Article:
The 11 charges against him include murder, rape, enslavement and conscripting child soldiers.
Taylor, the first former African head of state to appear before an international tribunal, has pleaded not guilty to all charges.
Prosecutors say Taylor's desire to get his hands on diamonds from Sierra Leone was one of the root causes of his alleged involvement in that country's civil war.
Their first witness to appear on Monday will be Ian Smillie, an expert on conflict and blood diamonds - so called because the proceeds from their illegal sales have been used to fund wars across Africa since the 1990s.
Smillie is the first of 144 prosecution witnesses, though trial attorneys expect only half of them to appear in person. The complex case will likely last nearly two years.
The second witness scheduled to testify was a victim of the militias.
Taylor's defence team does not deny atrocities happened in Sierra Leone, and has argued that calling victims is an unnecessary appeal to the emotions of the judges.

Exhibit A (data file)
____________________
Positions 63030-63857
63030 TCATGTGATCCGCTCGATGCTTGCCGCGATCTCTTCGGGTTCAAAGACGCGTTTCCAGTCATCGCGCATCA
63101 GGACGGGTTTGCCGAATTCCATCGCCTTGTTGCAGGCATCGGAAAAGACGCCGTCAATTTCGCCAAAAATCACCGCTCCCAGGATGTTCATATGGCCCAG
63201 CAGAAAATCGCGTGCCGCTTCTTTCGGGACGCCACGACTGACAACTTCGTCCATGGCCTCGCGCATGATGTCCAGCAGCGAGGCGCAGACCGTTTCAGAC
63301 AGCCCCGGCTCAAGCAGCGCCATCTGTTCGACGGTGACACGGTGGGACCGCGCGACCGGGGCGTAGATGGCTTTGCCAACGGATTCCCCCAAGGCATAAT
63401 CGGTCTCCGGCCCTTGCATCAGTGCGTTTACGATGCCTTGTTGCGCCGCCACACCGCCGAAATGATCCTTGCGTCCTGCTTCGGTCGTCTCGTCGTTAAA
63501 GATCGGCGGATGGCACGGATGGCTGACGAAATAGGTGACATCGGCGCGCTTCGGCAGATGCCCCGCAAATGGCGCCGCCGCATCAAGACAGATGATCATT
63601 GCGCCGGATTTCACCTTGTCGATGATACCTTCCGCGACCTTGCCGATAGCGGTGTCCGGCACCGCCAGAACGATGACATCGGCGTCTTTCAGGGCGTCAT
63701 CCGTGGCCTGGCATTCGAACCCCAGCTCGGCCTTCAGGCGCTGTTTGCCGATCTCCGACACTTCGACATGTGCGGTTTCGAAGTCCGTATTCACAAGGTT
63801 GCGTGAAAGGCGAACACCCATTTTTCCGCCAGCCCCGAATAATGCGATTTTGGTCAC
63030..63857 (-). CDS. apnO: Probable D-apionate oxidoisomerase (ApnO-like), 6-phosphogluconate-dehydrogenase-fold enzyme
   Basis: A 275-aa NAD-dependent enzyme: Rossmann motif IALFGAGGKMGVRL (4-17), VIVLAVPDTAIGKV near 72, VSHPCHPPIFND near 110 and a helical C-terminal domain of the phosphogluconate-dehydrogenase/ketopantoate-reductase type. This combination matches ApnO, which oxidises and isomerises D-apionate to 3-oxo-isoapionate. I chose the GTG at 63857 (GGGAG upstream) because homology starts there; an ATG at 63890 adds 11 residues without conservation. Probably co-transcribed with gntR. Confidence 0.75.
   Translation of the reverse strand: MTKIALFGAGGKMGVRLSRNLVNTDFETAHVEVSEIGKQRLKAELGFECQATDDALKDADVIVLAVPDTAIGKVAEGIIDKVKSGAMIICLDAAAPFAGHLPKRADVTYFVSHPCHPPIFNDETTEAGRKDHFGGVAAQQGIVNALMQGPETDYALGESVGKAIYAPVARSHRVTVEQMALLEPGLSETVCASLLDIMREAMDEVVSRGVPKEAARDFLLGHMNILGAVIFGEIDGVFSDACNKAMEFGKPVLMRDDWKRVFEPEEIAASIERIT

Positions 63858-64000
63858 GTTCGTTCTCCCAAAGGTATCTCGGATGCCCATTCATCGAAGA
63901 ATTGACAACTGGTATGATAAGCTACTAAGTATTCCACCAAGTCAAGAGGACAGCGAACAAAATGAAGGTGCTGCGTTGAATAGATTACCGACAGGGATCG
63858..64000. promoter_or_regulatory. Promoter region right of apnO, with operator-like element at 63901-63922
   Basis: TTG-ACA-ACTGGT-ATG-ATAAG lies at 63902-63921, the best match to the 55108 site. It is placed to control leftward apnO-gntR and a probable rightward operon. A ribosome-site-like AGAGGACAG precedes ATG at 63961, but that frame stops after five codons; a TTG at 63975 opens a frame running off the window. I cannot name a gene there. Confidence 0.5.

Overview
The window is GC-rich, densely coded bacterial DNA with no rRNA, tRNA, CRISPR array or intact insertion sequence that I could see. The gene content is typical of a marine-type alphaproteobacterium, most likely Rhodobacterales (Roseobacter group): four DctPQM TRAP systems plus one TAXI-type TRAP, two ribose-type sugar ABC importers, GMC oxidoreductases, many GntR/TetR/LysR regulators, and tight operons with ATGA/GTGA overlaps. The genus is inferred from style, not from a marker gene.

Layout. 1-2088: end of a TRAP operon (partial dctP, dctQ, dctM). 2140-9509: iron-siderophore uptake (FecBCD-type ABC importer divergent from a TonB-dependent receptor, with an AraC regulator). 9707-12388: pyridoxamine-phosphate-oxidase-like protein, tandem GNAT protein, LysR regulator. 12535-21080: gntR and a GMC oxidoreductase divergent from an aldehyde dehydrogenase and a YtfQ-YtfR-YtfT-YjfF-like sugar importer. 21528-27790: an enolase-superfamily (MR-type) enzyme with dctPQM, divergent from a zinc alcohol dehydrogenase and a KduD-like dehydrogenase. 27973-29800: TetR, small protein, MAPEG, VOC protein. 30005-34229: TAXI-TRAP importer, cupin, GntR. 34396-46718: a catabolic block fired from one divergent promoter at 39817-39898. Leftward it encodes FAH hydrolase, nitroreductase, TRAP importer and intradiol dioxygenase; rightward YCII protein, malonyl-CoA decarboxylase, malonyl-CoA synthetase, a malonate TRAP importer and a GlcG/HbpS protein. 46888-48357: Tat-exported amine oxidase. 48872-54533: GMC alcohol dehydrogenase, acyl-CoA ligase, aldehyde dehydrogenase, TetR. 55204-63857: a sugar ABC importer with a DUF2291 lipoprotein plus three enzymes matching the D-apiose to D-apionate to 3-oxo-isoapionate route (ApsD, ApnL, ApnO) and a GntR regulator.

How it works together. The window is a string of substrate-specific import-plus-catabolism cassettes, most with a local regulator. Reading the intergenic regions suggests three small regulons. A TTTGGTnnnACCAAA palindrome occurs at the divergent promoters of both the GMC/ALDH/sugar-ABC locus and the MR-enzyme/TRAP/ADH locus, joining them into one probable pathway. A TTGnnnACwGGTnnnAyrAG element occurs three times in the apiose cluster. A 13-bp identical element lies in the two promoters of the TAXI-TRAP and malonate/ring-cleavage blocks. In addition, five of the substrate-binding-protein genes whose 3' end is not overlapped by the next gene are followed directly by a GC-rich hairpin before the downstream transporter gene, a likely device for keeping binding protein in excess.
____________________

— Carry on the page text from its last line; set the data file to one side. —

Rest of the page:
But Stephen Rapp, the chief prosecutor at the UN-backed Special Court for Sierra Leone, said he had an obligation to highlight the suffering of the victims.
"We owe it to the victims to present some testimony in a live sense," Rapp said, so as "not to drain the case of the human element completely".
Later in the week, a former member of Taylor's inner circle will testify about how the former Liberian president allegedly controlled and encouraged militias in neighbouring Sierra Leone.
Nearly 60 witnesses will be called to draw links between Taylor and the militias, and most are expected to do so anonymously for fear of reprisals by Taylor's supporters.
The trial is being held in The Hague for fear that staging it in the Sierra Leone capital, Freetown, could spark fresh unrest there. However, the courtroom action is being beamed to Freetown and members of the public have been invited to watch at the court's headquarters.
Monday's resumption comes six months after Taylor boycotted the start of his trial, claiming he would not be given a fair hearing, and fired his attorney. He has since appointed a new team led by Courtenay Griffiths, an experienced British lawyer.